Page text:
Unlike other pathogenic microbes that can infect humans – such as viruses and bacteria – fungi are some of the least studied, and least understood. Yet they kill around 1.5 million people each year, worldwide.
The Medical Research Council Centre for Medical Mycology (MRC CMM) at the University of Exeter uses innovative research to tackle the urgent health threat posed by these microbes worldwide by advancing our understanding of, and practice in, diagnostics and clinical treatment; fungal biology and pathogenesis; drug resistance and design; immunology and immunotherapy.
The MRC CMM worked with Devon based artist collective Still/Moving to create a sculptural installation which will become an icon of how biological research can tackle these devastating diseases caused by microscopic fungi and prevent and minimize human fungal diseases globally, whilst sharing a positive vision for the future.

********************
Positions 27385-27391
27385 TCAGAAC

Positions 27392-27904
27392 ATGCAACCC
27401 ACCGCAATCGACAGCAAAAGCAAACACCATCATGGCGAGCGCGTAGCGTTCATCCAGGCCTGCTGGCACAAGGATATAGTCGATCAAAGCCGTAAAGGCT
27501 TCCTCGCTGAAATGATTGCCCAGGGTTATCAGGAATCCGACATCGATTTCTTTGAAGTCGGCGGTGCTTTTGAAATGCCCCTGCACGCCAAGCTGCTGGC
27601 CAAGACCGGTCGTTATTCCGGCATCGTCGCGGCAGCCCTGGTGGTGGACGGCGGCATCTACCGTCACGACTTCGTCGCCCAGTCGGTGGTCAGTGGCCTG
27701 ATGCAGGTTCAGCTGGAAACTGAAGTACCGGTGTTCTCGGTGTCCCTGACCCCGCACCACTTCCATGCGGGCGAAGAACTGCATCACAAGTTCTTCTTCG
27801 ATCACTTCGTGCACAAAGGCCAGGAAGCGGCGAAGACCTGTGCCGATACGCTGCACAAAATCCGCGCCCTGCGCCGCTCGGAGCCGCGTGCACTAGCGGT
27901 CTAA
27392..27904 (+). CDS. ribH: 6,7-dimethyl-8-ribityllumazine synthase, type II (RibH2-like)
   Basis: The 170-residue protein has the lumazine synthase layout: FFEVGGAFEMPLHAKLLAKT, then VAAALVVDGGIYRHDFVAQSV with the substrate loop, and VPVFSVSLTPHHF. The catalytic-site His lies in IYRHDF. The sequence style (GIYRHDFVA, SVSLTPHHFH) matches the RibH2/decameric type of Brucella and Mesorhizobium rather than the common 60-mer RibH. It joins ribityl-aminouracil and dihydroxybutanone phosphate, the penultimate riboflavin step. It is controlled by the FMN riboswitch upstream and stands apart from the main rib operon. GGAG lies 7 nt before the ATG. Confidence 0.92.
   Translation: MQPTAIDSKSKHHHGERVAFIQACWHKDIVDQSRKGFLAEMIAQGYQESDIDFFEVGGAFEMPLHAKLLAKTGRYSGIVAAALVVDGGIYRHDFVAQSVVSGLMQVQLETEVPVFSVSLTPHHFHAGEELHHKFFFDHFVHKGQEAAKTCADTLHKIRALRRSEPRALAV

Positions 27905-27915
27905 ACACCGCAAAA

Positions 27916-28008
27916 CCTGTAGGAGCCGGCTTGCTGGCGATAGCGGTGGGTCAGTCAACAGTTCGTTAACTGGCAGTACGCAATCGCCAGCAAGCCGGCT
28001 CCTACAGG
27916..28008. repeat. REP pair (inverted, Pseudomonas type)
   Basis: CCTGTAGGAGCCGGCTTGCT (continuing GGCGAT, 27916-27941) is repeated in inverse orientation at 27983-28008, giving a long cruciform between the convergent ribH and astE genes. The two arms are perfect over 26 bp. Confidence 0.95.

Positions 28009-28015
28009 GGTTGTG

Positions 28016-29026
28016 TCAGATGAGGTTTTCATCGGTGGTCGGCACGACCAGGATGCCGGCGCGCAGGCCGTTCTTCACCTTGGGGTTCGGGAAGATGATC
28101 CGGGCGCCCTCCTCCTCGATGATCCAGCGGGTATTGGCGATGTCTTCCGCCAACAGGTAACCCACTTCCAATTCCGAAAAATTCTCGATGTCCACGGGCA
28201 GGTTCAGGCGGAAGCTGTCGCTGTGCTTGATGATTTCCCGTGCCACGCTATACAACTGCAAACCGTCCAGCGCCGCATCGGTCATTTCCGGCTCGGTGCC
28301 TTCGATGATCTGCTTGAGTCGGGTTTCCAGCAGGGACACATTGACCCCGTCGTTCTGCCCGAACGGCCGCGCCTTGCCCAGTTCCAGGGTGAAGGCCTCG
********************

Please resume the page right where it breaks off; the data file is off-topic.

The sculpture, made from recycled bronze, represents three different biological structures – the small round conidia spores, which stretch into the long thin hyphae, representing the fungi themselves. The large spiky macrophages are the human immune cells that fight infection. Together, the shape is imagined as the path fungi take through a human tissue sample, as they seek out nutrients.
The finished sculpture can be found on the University of Exeter’s Streatham Campus, outside of the Geoffrey Pope Building. It is part of the University’s Fine Art Collection. Information about the launch event can be found here.